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Publication numberUS5966452 A
Publication typeGrant
Application numberUS 08/814,717
Publication dateOct 12, 1999
Filing dateMar 7, 1997
Priority dateMar 7, 1997
Fee statusLapsed
Also published asCA2282744A1, CN1251981A, EP1016070A2, WO1998039209A2, WO1998039209A3, WO1998039209A9
Publication number08814717, 814717, US 5966452 A, US 5966452A, US-A-5966452, US5966452 A, US5966452A
InventorsElwood G. Norris
Original AssigneeAmerican Technology Corporation
Export CitationBiBTeX, EndNote, RefMan
External Links: USPTO, USPTO Assignment, Espacenet
Sound reduction method and system for jet engines
US 5966452 A
Abstract
A method and apparatus for reducing acoustic noise waves in the vicinity of an electrically conductive plasma, such as in the exhaust of a gas turbine engine, having a sensor to detect the noise wave and generate a representative electrical noise signal; a signal analyzer to analyze the noise signal, a wave form generator to generate a phase inverted, electrical interference signal based on the noise signal, an amplifier, a time delay, an error corrector; and an applying means to conduct the electrical interference signal to the plasma causing the plasma to generate a pulsating interference wave to cancel the acoustic noise wave.
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Claims(28)
What is claimed is:
1. An apparatus for canceling acoustic noise waves in a plasma which is vicinity of plasma which is an electrically conductive, expandable medium, said apparatus comprising:
circuitry for generating an electrical noise signal representing said acoustic noise waves;
a controller electrically coupled to said circuitry for generating said electrical noise signal representing said acoustic waves for generating an electrical interference signal based on said electrical noise signal, said electrical interference signal being substantially phase inverted from said electrical noise signal to enable wave cancellation;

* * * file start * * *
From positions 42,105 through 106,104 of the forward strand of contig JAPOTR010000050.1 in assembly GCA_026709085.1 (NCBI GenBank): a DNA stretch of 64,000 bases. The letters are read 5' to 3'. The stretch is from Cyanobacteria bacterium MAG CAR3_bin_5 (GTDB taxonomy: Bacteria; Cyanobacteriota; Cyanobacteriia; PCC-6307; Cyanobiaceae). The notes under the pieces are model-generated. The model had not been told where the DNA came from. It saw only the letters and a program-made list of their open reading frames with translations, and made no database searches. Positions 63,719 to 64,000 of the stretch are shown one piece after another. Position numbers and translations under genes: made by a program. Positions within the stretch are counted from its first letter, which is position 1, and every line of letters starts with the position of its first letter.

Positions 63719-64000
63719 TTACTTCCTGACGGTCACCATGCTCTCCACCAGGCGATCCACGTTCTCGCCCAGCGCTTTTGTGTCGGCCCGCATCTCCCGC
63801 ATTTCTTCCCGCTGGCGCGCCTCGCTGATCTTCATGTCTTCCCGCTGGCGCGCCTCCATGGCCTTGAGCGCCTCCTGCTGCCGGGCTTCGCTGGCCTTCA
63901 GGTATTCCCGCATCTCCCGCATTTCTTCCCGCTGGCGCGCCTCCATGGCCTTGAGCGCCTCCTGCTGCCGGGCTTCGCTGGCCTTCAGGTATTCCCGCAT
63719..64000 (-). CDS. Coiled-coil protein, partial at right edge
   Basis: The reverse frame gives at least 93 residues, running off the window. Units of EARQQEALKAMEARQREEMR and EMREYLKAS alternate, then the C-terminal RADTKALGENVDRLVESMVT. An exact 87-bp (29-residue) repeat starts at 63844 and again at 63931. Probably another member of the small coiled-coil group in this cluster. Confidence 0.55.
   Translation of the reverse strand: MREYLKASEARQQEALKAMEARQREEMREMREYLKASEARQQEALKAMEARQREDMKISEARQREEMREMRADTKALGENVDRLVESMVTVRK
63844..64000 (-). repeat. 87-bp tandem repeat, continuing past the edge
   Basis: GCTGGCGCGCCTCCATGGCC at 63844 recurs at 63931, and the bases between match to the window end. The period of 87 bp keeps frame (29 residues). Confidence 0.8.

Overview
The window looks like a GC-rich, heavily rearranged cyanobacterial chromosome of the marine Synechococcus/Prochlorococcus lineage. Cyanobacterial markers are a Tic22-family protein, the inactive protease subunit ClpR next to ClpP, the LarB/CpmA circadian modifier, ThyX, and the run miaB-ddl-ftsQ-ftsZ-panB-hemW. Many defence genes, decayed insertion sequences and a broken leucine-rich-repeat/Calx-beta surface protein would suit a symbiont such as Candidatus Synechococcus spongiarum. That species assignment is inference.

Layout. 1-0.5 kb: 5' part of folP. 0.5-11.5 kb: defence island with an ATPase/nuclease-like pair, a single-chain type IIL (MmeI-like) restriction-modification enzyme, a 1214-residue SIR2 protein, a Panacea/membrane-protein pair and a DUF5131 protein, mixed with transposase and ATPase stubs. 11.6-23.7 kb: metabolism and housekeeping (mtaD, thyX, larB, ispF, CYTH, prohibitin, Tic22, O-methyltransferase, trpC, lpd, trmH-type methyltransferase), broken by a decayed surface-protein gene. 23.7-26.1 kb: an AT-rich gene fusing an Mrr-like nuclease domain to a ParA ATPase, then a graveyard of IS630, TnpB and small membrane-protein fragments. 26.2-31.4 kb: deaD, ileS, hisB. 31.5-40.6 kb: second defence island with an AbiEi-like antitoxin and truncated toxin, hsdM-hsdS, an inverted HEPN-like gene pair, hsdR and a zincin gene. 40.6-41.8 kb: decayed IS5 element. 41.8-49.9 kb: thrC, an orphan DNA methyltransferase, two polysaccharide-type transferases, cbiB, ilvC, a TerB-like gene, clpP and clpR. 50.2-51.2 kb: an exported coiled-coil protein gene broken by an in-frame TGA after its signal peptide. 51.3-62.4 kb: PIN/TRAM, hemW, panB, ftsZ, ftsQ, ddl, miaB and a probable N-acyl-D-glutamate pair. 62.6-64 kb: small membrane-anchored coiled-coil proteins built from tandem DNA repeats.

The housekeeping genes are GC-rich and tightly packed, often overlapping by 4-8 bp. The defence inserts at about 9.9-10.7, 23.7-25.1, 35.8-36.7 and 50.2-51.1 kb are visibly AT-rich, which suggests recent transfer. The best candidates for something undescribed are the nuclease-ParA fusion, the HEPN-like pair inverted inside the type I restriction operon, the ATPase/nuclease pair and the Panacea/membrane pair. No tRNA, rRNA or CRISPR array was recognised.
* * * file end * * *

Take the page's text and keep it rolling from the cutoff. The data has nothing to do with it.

a plasma coupling means electrically coupled to said controller for applying said electrical interference signal to said electrically conductive plasma; and
a sound generating means associated with said electrical interference signal for enabling said electrically conductive plasma to generate a pulsating interference wave, thereby substantially canceling said acoustic noise waves.
2. An apparatus according to claim 1, said apparatus further comprising:
a gas turbine engine which collectively houses the sensor, controller and plasma coupling means.
3. An apparatus according to claim 1, wherein said controller includes a signal analyzer coupled to the sensor.
4. An apparatus according to claim 1, wherein said controller includes a wave form generator.
5. An apparatus according to claim 1, wherein said controller includes an amplifier for increasing the amplitude of the electrical interference signal.
6. An apparatus according to claim 1, wherein said controller includes a time delay for delaying the electrical interference signal for synchronization of the interference waves with the acoustic noise waves.
7. An apparatus according to claim 1, wherein said controller includes an error controller and an error sensor for modifying the electrical interference signal.